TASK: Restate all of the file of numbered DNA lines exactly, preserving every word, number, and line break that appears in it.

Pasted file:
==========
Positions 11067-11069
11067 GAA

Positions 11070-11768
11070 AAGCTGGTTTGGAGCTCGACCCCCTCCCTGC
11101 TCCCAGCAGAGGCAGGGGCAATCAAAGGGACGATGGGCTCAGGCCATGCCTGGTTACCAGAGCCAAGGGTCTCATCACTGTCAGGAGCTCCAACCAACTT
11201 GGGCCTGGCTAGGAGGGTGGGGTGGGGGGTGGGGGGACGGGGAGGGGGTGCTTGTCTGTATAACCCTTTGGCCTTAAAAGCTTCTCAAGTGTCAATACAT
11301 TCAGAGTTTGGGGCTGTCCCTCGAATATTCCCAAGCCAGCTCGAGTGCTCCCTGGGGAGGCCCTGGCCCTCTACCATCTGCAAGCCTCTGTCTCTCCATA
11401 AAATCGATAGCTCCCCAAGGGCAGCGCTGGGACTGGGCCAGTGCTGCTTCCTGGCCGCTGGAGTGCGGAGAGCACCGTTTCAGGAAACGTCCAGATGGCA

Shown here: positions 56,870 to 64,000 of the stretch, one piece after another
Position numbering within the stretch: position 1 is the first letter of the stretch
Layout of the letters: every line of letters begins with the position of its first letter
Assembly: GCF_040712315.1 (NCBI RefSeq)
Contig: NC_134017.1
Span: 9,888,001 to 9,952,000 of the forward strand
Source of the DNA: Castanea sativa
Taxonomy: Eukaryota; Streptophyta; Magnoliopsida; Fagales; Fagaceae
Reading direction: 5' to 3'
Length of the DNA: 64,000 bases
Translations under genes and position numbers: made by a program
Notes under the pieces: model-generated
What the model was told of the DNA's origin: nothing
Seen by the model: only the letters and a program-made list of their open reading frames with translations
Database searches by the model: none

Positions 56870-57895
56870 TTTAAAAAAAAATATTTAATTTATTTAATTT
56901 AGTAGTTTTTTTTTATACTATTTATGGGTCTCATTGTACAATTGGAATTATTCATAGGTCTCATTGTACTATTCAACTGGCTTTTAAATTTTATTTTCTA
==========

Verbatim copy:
Positions 11067-11069
11067 GAA

Positions 11070-11768
11070 AAGCTGGTTTGGAGCTCGACCCCCTCCCTGC
11101 TCCCAGCAGAGGCAGGGGCAATCAAAGGGACGATGGGCTCAGGCCATGCCTGGTTACCAGAGCCAAGGGTCTCATCACTGTCAGGAGCTCCAACCAACTT
11201 GGGCCTGGCTAGGAGGGTGGGGTGGGGGGTGGGGGGACGGGGAGGGGGTGCTTGTCTGTATAACCCTTTGGCCTTAAAAGCTTCTCAAGTGTCAATACAT
11301 TCAGAGTTTGGGGCTGTCCCTCGAATATTCCCAAGCCAGCTCGAGTGCTCCCTGGGGAGGCCCTGGCCCTCTACCATCTGCAAGCCTCTGTCTCTCCATA
11401 AAATCGATAGCTCCCCAAGGGCAGCGCTGGGACTGGGCCAGTGCTGCTTCCTGGCCGCTGGAGTGCGGAGAGCACCGTTTCAGGAAACGTCCAGATGGCA

Shown here: positions 56,870 to 64,000 of the stretch, one piece after another
Position numbering within the stretch: position 1 is the first letter of the stretch
Layout of the letters: every line of letters begins with the position of its first letter
Assembly: GCF_040712315.1 (NCBI RefSeq)
Contig: NC_134017.1
Span: 9,888,001 to 9,952,000 of the forward strand
Source of the DNA: Castanea sativa
Taxonomy: Eukaryota; Streptophyta; Magnoliopsida; Fagales; Fagaceae
Reading direction: 5' to 3'
Length of the DNA: 64,000 bases
Translations under genes and position numbers: made by a program
Notes under the pieces: model-generated
What the model was told of the DNA's origin: nothing
Seen by the model: only the letters and a program-made list of their open reading frames with translations
Database searches by the model: none

Positions 56870-57895
56870 TTTAAAAAAAAATATTTAATTTATTTAATTT
56901 AGTAGTTTTTTTTTATACTATTTATGGGTCTCATTGTACAATTGGAATTATTCATAGGTCTCATTGTACTATTCAACTGGCTTTTAAATTTTATTTTCTA